Some legal advocates have claimed some power grabs as unconstitutional; state and federal courts have been busy addressing the issue. Some reformers question the morality of most power grabs; they claim the denial of compromise inherent in the moves deny other stakeholders' voices.
Below are instances in nonprofit NGO websites of so-called "power grabs" that have happened in the last couple of years:
" House Committee Approves Controversial Data Retention Measure"
August 2, 2011
Judiciary Chairman Rep. James Sensenbrenner (R-WI) was "not convinced [the bill] will contribute in any meaningful way to prosecuting child pornography." Rep. Zoe Lofgren (D-CA) stated that it is an "unprecedented power grab by the federal government - it goes way beyond fighting child pornography." Rep. Scott said that the data would be available for many other uses, including copyright prosecution and divorce cases, while Rep. Darrell Issa (R-CA) stated that retained data will be made available to law enforcement officers without a warrant or judicial oversight. Rep. Lofgren went so far as to propose an amendment to rename the bill the "Keep Every American's Digital Data for Submission to the Federal Government Without a Warrant Act." The amendment failed.
"Statement - Mal Warwick"
April 20, 2006
I see developments during the present administration as largely an extension of disturbing trends that have been evident under both parties. One of those developments in particular is central to the increasing difficulties our nation and our society are experiencing both at home and abroad. I am referring to the relentless accumulation of power by the Executive Branch of the Federal Government. In itself, the arrogation of warrantless surveillance powers by the National Security Agency is frightening. As an extension of the increasing power of the presidency, it is profoundly disturbing. I do not believe our democracy can survive if this latest power grab is left standing. What is left of American democracy if an agency of the United States Government, acting under the direction of the White House, can monitor our telephone and e-mail communications without notice, without prior clearance by the courts, and without any recourse in law?
"Obama Team on Right Track in Defending Health Care Reform, Policy Expert Writes"
American Constitution Society
January 9, 2012
Lazarus defends the administration’s case for the Patient Protection and Affordable Care Act (ACA), saying before the current high court it looks best in the “Commerce-Clause format.” Lazarus concludes, in part, that a string of “eminent conservative appellate judges have blown off opponents’ demands to overturn this allegedly ‘unprecedented’ federal power-grab. On the contrary, Republican appointees have concluded that upholding the ACA mandate is compelled by the text of the Commerce Clause and Supreme Court precedent, that it is no more ‘coercive’ than other measures, such as dedicated taxes and tax write-offs undergirding major existing health-insurance laws, and even, that the ACA’s approach could be a valuable model for conservative designs to privatize other components of the social safety net.”
"Florida Bar Must Prevent Gov. Scott’s Judicial Power Grab"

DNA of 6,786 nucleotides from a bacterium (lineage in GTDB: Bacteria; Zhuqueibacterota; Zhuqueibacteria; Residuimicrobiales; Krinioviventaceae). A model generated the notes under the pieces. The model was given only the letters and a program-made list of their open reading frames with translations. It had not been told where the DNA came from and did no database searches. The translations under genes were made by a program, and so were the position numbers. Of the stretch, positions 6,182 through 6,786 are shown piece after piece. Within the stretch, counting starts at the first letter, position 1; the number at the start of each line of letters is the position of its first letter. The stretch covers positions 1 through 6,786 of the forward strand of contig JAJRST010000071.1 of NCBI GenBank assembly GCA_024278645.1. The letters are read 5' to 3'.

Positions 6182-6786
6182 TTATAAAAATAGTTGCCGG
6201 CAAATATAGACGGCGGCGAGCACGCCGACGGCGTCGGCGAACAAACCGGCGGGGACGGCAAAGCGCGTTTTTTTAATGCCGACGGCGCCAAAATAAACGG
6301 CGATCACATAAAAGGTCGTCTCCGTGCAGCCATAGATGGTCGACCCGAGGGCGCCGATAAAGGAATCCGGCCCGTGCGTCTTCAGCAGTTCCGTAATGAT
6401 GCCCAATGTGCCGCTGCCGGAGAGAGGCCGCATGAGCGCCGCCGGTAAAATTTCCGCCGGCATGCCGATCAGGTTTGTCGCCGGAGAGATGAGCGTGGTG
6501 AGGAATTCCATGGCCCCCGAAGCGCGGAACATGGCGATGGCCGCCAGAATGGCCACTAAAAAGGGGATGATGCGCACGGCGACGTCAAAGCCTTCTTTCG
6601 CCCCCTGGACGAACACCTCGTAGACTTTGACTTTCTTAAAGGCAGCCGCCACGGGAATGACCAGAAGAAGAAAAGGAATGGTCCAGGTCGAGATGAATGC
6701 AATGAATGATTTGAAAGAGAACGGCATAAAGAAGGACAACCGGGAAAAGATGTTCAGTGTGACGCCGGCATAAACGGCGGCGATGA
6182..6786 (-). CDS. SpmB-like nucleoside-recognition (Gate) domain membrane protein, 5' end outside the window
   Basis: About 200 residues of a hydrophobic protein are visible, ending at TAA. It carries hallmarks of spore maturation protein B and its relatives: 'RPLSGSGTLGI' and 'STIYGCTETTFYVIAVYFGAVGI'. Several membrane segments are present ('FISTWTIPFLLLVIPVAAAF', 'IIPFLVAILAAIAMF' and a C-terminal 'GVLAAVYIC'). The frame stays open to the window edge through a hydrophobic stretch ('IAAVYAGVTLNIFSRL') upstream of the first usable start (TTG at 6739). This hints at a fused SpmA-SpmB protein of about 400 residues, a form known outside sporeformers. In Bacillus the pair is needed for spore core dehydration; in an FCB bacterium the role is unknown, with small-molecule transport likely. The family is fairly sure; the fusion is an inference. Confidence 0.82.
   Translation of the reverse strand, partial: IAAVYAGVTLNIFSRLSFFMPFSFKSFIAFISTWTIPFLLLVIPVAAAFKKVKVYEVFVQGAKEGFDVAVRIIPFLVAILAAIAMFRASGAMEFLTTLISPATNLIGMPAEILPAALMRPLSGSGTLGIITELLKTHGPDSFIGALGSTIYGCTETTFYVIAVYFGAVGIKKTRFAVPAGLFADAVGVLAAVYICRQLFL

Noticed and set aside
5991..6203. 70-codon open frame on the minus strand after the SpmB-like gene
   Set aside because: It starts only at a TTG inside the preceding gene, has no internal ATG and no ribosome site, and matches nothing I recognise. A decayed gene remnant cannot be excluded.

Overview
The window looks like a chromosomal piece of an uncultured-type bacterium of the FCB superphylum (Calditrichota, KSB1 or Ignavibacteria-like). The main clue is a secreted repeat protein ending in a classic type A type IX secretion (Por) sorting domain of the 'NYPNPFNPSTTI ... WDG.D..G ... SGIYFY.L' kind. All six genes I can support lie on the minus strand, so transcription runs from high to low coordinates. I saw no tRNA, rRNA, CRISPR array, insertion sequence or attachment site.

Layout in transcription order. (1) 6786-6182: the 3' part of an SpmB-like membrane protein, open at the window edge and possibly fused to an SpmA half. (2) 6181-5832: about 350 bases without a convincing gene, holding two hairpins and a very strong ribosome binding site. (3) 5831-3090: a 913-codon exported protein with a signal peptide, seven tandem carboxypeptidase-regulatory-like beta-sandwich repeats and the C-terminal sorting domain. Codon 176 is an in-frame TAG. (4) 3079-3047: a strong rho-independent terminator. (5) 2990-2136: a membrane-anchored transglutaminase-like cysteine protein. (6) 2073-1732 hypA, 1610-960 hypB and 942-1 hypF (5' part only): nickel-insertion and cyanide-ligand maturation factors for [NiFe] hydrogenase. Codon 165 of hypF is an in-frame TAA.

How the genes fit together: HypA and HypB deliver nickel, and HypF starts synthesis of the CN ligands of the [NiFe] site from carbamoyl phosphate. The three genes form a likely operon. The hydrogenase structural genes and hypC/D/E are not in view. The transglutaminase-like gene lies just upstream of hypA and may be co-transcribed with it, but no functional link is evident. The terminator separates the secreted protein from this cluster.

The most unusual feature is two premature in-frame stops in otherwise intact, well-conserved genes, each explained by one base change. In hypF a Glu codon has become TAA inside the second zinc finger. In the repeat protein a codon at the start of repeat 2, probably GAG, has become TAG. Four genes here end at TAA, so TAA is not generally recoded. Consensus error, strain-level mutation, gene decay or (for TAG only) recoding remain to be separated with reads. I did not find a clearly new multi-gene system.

Brennan Center for Justice
January 17, 2012
Last year the Florida legislature failed to pass a proposal to give the governor sole authority over naming the members of the state’s judicial nominating panel. Currently, the governor appoints five members of each judicial nominating commission on his own, and the other four are chosen based on recommendations by the Florida Bar. Now, a bill advancing in the Florida House seeks to revise the state’s judicial merit selection system, including by allowing the governor to replace some members of the nominating commissions. A Pensacola News Journal article highlights contrasting views on the proposal. According to the Journal, Democratic Representative Marty Kiar fears the change would get rid of the independence of the commissions. In contrast, the bill’s sponsor Matt Gaetz, believes it would permit the governor to hold panel members accountable.
"The GOP War on Regulations"
October 20, 2011
It’s hard to imagine a worse time for big business to conduct a full-blown attack on regulatory protections. The country continues to suffer from a deep recession caused in large part by financial deregulation and underenforcement of existing rules. A string of corporate disasters—the BP oil gusher, the Massey coal mine explosion, unintended acceleration in Toyota cars, leaded toys, killer cantaloupes—all tied directly to inadequate regulatory protections, are fresh in the public mind. For the US Chamber of Commerce, however, the facts shouldn’t get in the way of a stupendous power grab. The Chamber and its allies on Capitol Hill have launched an unprecedented antiregulation campaign, with the goal of blocking new safeguards against corporate wrongdoing and rolling back environmental, health, financial and other regulatory protections.
"U.S. Rep. Conyers Blasts Mich. Gov.’s Bill as ‘Opportunistic Power Grab’"
American Constitution Society
March 21, 2011
The measure touted by Michigan Gov. Rick Snyder as a way to ensure local governments can effectively respond to dire financial situations is "an unconstitutional swipe at minority communities and hardworking public workers," writes U.S. Rep. John Conyers in an op-ed for the Detroit Free Press. Gov. Snyder (pictured) who is backing the bill, which would give him the power to dissolve local government entities and nullify collective bargaining rights or workers, has attracted increasing attention nationwide for his effort and sparked massive protests at the state capitol. Conyers said the bill is being pushed "under the guise of Michigan's temporary financial distress," and amounts to "an opportunistic power grab by Republican state legislators and now the governor."